Writers stepped back in time for morning tea.

Whether wanting to write an autobiography or the biography of someone significant, SA writers were attracted to Elizabeth Hutchins’ workshop ‘Catch Those Memories‘ on Saturday 17 January to map out some strategies.

Held by SA Writers Centre, members and non-members of SAWC had the opportunity to share their ideas and stories with each other and Hutchins, a widely published children’s author.

Learning some of the dos and don’ts of memoir writing, Hutchins talked about her own experiences of researching and delving into the pasts of the people who became the characters on her pages.

Although more of a discussion group than a workshop per se, participants were offered an insight into how Hutchins formulates her stories, along with a glimpse into the many unique and exciting projects from established and aspiring authors in the room.

From writing a history of Oodnadatta, to the plight of Italian immigrants and their fascinating passage to Australia, each writer had a story to tell, whether it was their story or that of someone they love.

Writers stepped back in time for morning tea.
Writers stepped back in time for morning tea.

The group brainstormed, did a little troubleshooting together, and spent the morning discussing memories, before stopping for an old fashioned morning tea.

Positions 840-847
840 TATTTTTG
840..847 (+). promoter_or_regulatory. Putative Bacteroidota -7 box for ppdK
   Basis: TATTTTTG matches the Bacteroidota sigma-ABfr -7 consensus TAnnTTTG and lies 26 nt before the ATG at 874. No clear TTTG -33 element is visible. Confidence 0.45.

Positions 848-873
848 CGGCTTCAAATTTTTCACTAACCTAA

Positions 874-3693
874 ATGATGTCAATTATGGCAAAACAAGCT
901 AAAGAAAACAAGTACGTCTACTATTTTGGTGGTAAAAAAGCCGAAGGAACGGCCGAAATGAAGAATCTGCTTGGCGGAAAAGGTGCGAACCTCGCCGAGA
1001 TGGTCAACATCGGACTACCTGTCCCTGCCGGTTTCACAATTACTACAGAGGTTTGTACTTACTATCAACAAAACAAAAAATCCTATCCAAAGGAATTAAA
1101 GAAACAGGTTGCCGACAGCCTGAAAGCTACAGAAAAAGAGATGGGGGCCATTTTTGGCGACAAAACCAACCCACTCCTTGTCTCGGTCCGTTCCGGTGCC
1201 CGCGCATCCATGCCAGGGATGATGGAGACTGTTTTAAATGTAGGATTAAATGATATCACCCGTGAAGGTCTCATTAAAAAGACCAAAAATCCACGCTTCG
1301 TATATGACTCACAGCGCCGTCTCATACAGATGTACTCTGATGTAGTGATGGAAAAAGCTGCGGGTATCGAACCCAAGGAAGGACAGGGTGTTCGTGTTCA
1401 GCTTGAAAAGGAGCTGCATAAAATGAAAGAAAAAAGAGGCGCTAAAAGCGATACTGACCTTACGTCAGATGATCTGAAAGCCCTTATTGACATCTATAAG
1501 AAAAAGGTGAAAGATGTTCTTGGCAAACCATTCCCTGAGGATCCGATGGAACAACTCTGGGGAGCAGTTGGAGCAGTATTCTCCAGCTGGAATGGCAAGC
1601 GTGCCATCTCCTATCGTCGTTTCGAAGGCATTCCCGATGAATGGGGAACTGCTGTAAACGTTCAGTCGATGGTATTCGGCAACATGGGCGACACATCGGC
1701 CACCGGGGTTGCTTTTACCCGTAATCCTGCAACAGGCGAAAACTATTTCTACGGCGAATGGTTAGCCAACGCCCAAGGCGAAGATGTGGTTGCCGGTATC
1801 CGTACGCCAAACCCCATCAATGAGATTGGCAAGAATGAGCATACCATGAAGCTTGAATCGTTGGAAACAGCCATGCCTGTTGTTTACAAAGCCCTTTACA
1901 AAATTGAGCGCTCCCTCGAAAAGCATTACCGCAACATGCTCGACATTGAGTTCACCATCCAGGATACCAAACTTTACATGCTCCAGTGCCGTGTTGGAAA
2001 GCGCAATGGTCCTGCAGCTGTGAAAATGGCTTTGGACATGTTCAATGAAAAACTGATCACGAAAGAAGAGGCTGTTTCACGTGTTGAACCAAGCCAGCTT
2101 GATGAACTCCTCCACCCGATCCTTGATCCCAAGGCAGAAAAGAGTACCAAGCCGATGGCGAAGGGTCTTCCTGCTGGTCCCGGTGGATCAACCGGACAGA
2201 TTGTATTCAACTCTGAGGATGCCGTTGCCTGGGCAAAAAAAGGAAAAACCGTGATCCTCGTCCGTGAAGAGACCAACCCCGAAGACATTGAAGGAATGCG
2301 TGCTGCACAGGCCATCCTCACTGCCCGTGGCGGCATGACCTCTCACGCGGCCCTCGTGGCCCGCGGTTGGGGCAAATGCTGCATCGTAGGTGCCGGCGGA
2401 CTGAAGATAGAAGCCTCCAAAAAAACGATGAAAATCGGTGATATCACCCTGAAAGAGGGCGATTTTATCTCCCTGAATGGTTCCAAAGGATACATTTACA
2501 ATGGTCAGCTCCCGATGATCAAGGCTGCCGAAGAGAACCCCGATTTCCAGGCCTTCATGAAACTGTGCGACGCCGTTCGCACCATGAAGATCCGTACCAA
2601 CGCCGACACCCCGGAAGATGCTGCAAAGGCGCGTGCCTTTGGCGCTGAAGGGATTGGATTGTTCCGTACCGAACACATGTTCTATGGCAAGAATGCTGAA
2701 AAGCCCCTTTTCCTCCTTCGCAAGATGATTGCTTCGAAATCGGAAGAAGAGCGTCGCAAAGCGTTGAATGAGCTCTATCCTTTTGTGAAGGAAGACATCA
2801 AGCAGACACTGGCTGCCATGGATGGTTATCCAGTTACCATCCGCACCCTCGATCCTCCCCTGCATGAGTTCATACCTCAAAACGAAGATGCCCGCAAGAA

The offering (right) was provided by Hutchins and her memories of fetching bread for her mother from the corner store, and, in her adult years, making apricot jam.

After we enjoyed the jam that saved Hutchins’ house from termites, we spent the remainder of the workshop speaking about ethics, research, and some basics of writing a recount through the five senses.

At the end of the session, many left with some inspiration and direction to start or continue their memoir work.

The workshop provoked thought about how people hold onto, and treasure, their memories and stories when they reach a certain age; however, in our current, instant society, we have fallen into a habit of watching moments and memories fly by as we scroll through status updates, tweets, texts and emails, measuring moments by ‘likes’.

What will we remember in our twilight years if we don’t stop to really look at what we’re missing? We should all pause to catch those memories.

Check out SA Writers Centre’s range of upcoming workshops and events here.

By Libby Parker